New research measuring the importance of religion in 109 countries spanning the entire 20th century has reignited an age-old debate around the link between secularisation and economic growth. The study, published in Science Advances, has shown that a decline in religion influences a country's future economic prosperity.
While it is well documented that rich countries tend to be secular whilst poor countries tend to be religious, it is still unclear if secularisation causes wealth or the other way around?
The subject has long been debated by classic scholars of social science including French sociologist Emile Durkheim, who claimed that religion fades away once economic development has satisfied our material needs, whereas German sociologist Max Weber, argued that changes in religion drive economic productivity. The debate continues to this day.
Researchers from the Universities of Bristol (UK) and Tennessee (US) used data from birth cohorts from the World Values Survey to get a measure of the importance of religion spanning the entire 20th century (1900 to 2000).
The findings revealed that secularisation precedes economic development and not the other way around. Although this does not demonstrate a causal pathway, it does rule out the reverse.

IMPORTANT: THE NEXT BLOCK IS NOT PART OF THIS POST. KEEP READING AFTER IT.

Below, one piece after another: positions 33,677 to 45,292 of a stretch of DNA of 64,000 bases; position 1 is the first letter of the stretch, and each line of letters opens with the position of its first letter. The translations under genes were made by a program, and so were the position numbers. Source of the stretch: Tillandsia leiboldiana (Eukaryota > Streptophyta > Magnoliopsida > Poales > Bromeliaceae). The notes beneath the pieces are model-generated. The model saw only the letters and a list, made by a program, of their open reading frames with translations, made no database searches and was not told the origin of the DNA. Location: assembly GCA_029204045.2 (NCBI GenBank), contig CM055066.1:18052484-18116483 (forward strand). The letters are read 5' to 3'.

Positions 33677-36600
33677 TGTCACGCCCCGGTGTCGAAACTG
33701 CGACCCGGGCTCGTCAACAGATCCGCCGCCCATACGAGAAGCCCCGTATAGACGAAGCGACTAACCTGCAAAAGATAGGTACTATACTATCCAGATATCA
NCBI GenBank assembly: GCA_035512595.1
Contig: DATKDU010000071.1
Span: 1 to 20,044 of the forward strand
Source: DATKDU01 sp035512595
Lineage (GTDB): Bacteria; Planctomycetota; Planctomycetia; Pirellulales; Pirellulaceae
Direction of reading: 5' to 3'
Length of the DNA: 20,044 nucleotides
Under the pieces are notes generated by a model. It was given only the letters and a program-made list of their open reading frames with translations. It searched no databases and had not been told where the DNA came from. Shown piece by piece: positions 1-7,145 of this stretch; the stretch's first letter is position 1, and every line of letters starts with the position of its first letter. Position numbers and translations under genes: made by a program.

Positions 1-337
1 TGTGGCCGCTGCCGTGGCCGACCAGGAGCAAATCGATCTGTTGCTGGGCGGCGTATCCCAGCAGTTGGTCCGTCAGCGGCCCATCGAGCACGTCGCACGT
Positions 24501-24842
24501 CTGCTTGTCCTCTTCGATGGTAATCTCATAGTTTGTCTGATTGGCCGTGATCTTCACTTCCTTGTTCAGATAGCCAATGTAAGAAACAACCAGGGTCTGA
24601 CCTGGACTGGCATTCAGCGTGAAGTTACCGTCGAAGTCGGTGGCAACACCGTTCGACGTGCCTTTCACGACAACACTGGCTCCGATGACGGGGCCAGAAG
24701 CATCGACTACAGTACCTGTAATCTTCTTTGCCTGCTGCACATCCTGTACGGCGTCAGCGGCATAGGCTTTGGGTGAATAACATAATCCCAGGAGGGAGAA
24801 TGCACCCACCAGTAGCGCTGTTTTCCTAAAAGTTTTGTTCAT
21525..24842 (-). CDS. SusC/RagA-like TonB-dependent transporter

Furthermore, the findings show that secularisation only predicts future economic development when it is accompanied by a respect and tolerance for individual rights. Countries where abortion, divorce and homosexuality are tolerated have a greater chance of future economic prosperity.
Damian Ruck, the study's lead researcher in the University of Bristol Medical School (Population Health Sciences), said: "Our findings show that secularisation precedes economic development and not the other way around. However, we suspect the relationship is not directly causal. We noticed that secularisation only leads to economic development when it is accompanied by a greater respect for individual rights.
"Very often secularisation is indeed accompanied by a greater tolerance of homosexuality, abortion, divorce etc. But that isn't to say that religious countries can't become prosperous. Religious institutions need to find their own way of modernising and respecting the rights of individuals."
Alex Bentley from the University of Tennessee, added: "Over the course of the 20th century, changes in importance of religious practices appear to have predicted changes in GDP across the world. This doesn't necessarily mean that secularization caused economic development, since both changes could have been caused by some third factor with different time lags, but at least we can rule out economic growth as the cause of secularization in the past."
The study was funded by grants from the Wellcome Trust and the EPSRC (Engineering and Physical Sciences Research Council).
'Religious change preceded economic change in the 20th century' by Damian Ruck, R. Alexander Bentley and Daniel J. Lawson in Science Advances